Former CNRP lawyer and board member Choung Choungy has applied for political rehabilitation — after being banned by the Supreme Court in 2017 — but an Interior Ministry spokesperson said his reentry into politics could be hampered by an unresolved court case.
The former CNRP lawyer joins nearly two dozen members of the opposition party who have requested the Interior Ministry — with approval from the king — to set aside the five-year bans they were handed in 2017 when the party was dissolved. All such requests had been approved so far.
Choungy applied for the adhoc amnesty scheme on June 24, he said, but had not heard from Interior Ministry officials yet.
“I have doubts as to why it is taking so long, since some people who submitted for rehabilitation in the past received it very soon,” Choungy said.
The veteran CNRP lawyer said the Supreme Court ban robbed him of opportunities to represent clients involved in politically motivated cases because he was not allowed to discuss political issues. The ban prevented 118 senior CNRP members from partaking in political activity.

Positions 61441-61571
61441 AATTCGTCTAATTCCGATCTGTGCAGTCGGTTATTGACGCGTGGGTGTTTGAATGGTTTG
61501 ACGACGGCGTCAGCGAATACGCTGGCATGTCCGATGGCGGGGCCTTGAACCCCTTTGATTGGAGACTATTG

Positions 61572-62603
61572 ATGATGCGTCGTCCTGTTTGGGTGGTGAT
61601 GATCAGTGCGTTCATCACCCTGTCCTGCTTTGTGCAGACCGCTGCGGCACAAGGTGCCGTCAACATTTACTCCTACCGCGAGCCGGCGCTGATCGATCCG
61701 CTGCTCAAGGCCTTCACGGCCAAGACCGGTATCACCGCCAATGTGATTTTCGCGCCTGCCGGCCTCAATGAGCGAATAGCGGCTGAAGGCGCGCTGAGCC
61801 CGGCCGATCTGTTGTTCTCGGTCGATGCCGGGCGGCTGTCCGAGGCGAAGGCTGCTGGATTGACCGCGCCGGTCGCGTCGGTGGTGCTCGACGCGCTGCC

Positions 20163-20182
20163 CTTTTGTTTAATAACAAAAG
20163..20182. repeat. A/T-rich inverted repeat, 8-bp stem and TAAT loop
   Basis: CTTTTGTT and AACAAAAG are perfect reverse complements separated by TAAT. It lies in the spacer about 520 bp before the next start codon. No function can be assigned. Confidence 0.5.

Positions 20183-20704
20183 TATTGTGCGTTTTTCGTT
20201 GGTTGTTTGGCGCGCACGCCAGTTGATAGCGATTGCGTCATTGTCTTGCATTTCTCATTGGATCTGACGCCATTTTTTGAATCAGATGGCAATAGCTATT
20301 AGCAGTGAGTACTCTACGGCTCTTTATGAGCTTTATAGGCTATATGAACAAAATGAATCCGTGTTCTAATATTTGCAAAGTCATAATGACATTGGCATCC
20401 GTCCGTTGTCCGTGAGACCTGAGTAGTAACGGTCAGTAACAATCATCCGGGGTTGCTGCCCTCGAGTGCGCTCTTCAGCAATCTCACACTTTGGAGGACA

“I request to do politics so that it is easy to defend clients, and I also want to participate in political activities, so that I can join in helping society,” Choungy added.
Close to two dozen CNRP members have requested amnesty since March 2019, with at least four new political parties created by those who asked for rehabilitation.
Choungy did not want to speculate on whether he would join an existing political party and said that he primarily wanted to represent clients in political cases. He also added that he has pending litigation after he advised Cambodian voters that it was not compulsory to vote in the 2018 national election.
Khieu Sopheak, an Interior Ministry spokesperson, said the lawsuit, which was filed by the National Election Committee in 2018, could affect Choungy’s application.
“He still has not been cleared to receive rehabilitation to do politics again. For now, he cannot receive [amnesty] yet since he is still tied up with the complaint,” Sopheak said.
The NEC claimed that a Choungy video posted on Facebook in July 2018 — in which he says that voters are not obligated to vote and that it was not illegal to boycott the election — was meant to confuse people and make them lose trust in the election body. The NEC also filed a complaint against Choungy with four ministries and the Bar Association.
After being dissolved in 2017, the CNRP called for its voters to boycott the 2018 national election as part of its “Clean Finger” campaign, a reference to the indelible ink used to mark a voter’s finger after they submit their ballot.